Well, as you may suspect, I have a few ideas up my sleeve about booby trapping them scissorbills back home when we return. I figger I'll get 'em right and left. I'd leave a pull type detonator in the stem of a good tight bicycle valve stem. Then I'd say to Pappy: "Hah, nobody can get that valve stem out ­ it won't come out!" And he'd say, "Hah! Won't it!" Just like that, I'd have him.

Or, I'd take a nice new flower pot and fill it with nice flowers, all except the middle, which would be full of TNT extra strong mixture. Then I would put the flower pot, with the flowers, and the TNT, out on the back porch and wait for the Bates kids to come down. Down they would come, the little dears, and they would immediately see the flower pot and say: "Oh Boy, just the thing to break over mama's head when she comes home from the beano party.

And they would beano mama when she comes home. And I would get several birds with one TNT block, not to mention a Dicky bird.

Or, I would just casually booby trap a cupboard somewhere, and then wait for results. Pretty soon Ted would begin to howl, "Somebody has stole my enlarger! I've looked everywhere, and I can't find it!" And this time he'd be right, because I would have stolen it and buried it in a foxhole somewhere.

But Ted wouldn't know this. He would just figure that, as usual, he had put it somewhere, and maybe by a lot of yelling someone else would find it for him. But nobody would, because who would think to look in a foxhole for an enlarger ­ and no-body but Ted would open up the cupboards, because everybody but Ted would realize that how the hell could you cram a big enlarger into a cupboard.

That's where I'd have him! Sure enough, he'd figure that some low character might have dismantled his enlarger out of spite and shoved it into a cubby hole. So he'd yank open all the cupboards and finally get to the one I trapped. Simple, isn't it. Two dollars, please?

I got all the angles figured on this going home business. After all, Stars & Stripes says they may let out the Gees after they have been in five years. I only got one and a half to go. I might get out yet before I'm too old to walk without a cane. If I do get out I will rent me a house in Florida and a house in Maine. When the landlord comes around to collect the rent I will say --- Ohhh yasss, seems I heard the finance officer talking about that little thing. I'll have him attend to it. And then I would stroll off until they caught up with me again, and then I would say. "Of course! How could I forget that? Come back to see me on the 31st of the month. Then when he'd come back I'd glare and say: "You bassar ­ you didn't even sign the payroll this month, and here you are. Get out! And next time you come in, be sure to stand at attention!"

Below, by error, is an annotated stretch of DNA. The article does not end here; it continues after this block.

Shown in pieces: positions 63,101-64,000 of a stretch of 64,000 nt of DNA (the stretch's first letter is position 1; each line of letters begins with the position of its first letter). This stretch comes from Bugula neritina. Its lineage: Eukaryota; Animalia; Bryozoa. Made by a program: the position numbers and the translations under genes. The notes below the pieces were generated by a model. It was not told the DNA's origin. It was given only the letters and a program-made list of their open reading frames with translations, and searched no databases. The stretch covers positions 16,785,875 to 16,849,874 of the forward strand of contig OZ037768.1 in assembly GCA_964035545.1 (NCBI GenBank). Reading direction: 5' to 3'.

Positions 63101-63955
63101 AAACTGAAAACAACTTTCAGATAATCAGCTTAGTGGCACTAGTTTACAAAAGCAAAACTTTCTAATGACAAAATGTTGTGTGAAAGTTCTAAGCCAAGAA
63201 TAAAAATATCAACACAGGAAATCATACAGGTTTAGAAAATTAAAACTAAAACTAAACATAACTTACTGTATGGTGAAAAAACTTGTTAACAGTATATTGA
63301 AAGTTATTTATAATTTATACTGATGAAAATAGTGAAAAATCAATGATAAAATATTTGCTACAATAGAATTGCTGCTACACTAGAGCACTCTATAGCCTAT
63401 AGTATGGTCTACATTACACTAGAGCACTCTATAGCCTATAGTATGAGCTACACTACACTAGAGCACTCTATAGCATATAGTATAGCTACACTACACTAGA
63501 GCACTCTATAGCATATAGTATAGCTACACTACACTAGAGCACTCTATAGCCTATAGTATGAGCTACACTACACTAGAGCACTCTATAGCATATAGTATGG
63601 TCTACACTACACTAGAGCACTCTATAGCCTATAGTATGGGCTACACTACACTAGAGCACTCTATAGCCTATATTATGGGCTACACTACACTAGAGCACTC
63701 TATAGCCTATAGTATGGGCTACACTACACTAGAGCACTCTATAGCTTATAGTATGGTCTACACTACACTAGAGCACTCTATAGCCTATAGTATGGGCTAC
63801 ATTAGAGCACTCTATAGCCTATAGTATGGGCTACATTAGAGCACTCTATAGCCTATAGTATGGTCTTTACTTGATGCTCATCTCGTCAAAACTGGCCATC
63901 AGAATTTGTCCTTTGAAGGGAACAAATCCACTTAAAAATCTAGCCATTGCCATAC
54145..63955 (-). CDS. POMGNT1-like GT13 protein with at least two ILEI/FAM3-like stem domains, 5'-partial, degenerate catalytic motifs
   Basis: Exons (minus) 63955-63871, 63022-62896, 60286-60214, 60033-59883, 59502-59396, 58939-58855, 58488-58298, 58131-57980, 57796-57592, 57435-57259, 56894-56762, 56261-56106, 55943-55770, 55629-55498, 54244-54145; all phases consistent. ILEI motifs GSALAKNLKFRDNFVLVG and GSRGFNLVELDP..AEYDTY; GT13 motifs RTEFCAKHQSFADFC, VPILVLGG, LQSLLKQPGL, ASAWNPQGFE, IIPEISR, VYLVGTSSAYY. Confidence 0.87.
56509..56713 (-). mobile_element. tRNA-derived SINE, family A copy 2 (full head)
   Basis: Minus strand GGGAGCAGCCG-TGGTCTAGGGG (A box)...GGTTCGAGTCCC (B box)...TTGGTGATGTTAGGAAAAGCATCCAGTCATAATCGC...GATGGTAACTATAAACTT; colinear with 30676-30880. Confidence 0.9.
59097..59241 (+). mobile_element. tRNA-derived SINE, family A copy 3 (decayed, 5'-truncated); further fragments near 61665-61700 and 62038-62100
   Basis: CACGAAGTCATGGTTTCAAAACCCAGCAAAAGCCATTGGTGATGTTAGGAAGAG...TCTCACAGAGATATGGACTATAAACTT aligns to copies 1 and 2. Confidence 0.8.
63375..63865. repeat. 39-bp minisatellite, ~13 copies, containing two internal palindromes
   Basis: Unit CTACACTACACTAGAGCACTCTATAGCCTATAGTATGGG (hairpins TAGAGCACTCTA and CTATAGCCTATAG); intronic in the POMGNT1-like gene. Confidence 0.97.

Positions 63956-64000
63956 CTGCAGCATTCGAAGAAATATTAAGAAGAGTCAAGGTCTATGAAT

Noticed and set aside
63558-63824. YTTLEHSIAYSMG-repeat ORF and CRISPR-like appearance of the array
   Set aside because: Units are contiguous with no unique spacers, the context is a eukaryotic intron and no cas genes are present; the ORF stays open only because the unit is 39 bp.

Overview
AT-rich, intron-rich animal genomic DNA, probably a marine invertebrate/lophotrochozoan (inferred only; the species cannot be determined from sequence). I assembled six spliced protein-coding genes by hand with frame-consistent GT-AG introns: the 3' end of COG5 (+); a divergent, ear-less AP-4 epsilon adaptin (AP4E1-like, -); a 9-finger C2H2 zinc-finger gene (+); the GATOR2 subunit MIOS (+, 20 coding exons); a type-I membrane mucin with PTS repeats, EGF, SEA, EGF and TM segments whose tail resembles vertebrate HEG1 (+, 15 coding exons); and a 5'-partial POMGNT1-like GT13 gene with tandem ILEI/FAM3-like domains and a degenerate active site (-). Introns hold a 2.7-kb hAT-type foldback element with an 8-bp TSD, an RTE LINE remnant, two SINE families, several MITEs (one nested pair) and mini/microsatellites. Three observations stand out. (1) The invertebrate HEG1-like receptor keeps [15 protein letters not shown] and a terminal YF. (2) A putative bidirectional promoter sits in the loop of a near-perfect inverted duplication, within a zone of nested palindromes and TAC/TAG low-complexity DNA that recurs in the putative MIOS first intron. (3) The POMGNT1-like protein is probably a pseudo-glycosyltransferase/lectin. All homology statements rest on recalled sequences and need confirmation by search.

Nobody I know in this Army intends to do any work after he gets discharged. What a bunch of bums we will all be. The trouble is, of course, that most of these chere Gees are thinking that they will be interested in a blonde or two, and maybe a new automobile. Wait till they find out that the Red cross Clubmobile don't come bowling up East Piddle Street in Gooeymuck, Maine, every now and then! For that matter, wait'll they go to the nearest automobile dealer and try to get a car out to do a little scouting and patrolling ---"Psssst, Mac, I know where's they a hunnert gallons of cognac in a keller. Nuttin' to it! But I need a vehicle."

It won't work after you get them discharge papers. Life'll be hard in the ATO (American Theater of Operations). That's a place 3,000 miles thataway, and turn right. You can't miss it!

I will now have me another slug of beer and a chaser of corn likker and go to bed. Take it easy with that wheelchair, or for goodness sake, get up a good head start and bash into a wall, breaking the other leg! Who wants to walk anyhow? It's very tiresome with all this here equipment the Army gives out. I'd rather be a 4-F.

The guys here, in fact, say that I am a 4-F, but that is just jealousy I guess. They call me the "Mask"! The jokers.

Be lucky, /s/ Frank